Three archaeal histone species fail multiple criteria in our analysis, indicating that these cannot form hypernucleosomes. These histone species are Haloredivivus sp G17, Nanosalina J07AB43 HB, and Euryarchaeal Methanococcoides methylutens (class Methanomicrobia) that all combine defects in the dimer interface with a bulky substitution at position 16 and few potential stacking interactions (Table 2, marked–). In particular, Nanosalina J07AB43 Histone B (HB) shows a H49D substitution and a glutamic acid at position 62, making the dimer surface highly negatively charged and thus very unlikely to interact with another dimer.

It is remarkable that most of the histones having N- or C-terminal tails or N- or C-terminal truncations additionally have substitutions in the dimer–dimer and/or stacking interface that will affect hypernucleosome formation. Histones with reduced ability to form compact hypernucleosomes are expected to exhibit different roles in shaping the genome, like simple DNA bending or site-specific interference with histone multimerization. Interestingly, the genomes of several organisms encode histones that we predict are able to multimerize as well as histones that probably do not multimerize. This suggests that they may, in addition to directly binding to promoters, also be able to affect gene regulation by multimerization.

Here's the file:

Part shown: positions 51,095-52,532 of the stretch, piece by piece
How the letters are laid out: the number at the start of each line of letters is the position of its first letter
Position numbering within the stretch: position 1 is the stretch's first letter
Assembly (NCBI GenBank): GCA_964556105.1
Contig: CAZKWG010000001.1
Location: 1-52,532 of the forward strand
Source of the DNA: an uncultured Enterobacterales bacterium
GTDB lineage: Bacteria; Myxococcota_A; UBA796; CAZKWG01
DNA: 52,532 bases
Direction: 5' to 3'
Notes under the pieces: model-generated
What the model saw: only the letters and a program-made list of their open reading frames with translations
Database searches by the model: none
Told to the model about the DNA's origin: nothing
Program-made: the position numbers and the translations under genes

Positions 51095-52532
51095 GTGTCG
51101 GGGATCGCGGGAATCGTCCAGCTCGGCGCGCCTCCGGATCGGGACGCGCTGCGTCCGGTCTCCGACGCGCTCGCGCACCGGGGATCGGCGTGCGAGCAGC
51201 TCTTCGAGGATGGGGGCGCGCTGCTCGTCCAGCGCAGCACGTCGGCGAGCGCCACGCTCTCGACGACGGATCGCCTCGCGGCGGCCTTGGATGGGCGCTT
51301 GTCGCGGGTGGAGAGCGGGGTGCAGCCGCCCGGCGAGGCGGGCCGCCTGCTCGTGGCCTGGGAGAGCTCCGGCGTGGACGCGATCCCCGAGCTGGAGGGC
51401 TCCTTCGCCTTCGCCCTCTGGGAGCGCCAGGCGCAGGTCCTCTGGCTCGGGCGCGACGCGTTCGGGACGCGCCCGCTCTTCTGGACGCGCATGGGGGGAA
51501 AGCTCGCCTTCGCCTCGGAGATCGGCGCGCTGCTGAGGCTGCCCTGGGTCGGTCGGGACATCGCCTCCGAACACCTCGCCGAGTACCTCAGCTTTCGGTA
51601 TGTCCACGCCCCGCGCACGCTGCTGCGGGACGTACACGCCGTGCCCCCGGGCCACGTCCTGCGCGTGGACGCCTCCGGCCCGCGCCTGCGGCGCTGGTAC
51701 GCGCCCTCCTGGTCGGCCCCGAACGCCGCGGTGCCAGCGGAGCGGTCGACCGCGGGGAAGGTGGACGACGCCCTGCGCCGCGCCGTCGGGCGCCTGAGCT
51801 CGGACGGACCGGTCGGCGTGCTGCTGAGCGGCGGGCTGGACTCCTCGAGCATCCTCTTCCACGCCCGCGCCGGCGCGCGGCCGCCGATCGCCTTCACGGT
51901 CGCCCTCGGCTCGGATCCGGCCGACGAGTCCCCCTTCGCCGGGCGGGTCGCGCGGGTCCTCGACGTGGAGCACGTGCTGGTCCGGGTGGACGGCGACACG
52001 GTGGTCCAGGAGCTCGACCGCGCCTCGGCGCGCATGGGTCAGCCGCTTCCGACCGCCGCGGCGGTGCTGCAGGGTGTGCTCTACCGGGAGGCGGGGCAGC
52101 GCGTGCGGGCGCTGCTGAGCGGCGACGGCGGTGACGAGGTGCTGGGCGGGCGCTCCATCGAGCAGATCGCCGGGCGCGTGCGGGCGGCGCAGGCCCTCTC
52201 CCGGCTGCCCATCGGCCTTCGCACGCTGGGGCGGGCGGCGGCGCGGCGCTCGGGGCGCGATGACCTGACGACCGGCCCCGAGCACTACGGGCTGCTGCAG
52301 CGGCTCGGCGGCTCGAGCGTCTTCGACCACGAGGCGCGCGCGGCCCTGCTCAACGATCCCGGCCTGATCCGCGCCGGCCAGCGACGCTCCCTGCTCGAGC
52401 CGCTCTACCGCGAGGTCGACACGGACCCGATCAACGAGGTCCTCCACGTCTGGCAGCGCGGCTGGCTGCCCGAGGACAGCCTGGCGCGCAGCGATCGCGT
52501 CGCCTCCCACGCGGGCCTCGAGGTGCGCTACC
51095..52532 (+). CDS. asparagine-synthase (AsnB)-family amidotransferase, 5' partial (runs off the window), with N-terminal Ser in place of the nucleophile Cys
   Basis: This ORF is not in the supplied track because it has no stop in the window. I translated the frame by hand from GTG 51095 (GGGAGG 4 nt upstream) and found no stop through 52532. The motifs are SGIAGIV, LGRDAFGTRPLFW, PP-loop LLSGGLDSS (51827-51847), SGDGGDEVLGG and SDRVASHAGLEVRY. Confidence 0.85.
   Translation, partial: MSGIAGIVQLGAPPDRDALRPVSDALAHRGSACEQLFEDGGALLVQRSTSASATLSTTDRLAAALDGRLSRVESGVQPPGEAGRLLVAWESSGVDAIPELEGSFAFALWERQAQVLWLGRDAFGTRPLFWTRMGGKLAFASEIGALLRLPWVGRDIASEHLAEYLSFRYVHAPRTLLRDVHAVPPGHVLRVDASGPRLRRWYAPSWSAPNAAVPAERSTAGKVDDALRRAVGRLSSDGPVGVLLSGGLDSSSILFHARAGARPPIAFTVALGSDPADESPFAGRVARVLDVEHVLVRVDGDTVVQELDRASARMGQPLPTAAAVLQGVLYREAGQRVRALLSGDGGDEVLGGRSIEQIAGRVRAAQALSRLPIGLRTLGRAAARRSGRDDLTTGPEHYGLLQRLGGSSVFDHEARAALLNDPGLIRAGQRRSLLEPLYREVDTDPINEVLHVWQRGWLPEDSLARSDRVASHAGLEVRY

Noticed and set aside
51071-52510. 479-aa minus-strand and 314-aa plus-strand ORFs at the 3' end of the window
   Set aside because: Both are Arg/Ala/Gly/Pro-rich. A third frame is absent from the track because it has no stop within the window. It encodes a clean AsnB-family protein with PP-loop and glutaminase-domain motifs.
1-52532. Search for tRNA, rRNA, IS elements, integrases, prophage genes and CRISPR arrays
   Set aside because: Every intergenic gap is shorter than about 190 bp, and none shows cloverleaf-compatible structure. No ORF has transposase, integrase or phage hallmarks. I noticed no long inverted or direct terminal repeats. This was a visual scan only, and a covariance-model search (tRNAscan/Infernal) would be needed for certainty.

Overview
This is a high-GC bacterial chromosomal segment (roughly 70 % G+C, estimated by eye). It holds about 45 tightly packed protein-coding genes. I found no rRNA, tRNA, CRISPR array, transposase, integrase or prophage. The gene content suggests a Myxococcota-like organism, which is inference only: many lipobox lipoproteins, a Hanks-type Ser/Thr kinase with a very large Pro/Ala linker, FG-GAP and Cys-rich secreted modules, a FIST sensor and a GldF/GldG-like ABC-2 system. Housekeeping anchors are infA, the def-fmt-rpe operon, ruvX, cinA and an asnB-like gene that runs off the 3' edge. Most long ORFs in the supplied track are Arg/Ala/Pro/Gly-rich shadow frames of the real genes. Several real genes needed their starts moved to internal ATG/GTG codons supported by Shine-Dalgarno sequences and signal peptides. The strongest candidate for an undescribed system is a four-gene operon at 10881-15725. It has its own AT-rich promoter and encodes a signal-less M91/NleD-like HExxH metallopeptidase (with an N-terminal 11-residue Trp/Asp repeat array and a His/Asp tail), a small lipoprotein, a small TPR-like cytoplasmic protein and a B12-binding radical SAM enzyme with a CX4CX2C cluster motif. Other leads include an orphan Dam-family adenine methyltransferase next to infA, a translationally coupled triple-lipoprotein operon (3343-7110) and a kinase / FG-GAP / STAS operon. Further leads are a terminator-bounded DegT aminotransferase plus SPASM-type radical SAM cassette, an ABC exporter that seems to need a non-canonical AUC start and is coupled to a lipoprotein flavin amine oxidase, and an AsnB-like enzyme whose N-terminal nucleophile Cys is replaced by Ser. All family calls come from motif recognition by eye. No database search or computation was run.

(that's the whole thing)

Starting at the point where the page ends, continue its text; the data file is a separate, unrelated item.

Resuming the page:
Histones in genome regulation

MNase-seq experiments have shown that histones position upstream and downstream of a promoter region [106]. This, in combination with knock-out studies showing both up- and down-regulation of transcription levels, leads to the hypothesis that histones are important for transcription regulation in the relatively well-studied phylum Euryarchaeota [45, 69, 107, 108] and may play a similar role in other histone-coding phyla. The exact mechanisms by which histones act in regulation are at this moment largely unknown. What is the mechanistic role of histones in the regulation of gene expression? Is the hypernucleosome, with a mechanism analogous to that in bacterial gene repression, able to block promoter regions and other regulatory elements, thereby making them inaccessible to the transcription machinery [109112]? In Bacteria, such a mechanism exists for H-NS and partition protein B (ParB) proteins, in which filaments laterally spread from a nucleation site, often a high-affinity DNA sequence [113116]. Specific high-affinity sites have been identified both in vivo and in vitro in Archaea [61, 106, 117, 118]. The role of such high-affinity sites may be to position the hypernucleosome on the genome and could be a key feature in archaeal genome regulation. In Archaea, cooperative lateral spreading of filaments has been reported for Alba proteins [40, 42, 119, 120]. Also, promoter occlusion mechanisms and competitive binding of archaeal NAPs and transcription factors have been reported [45, 121, 122].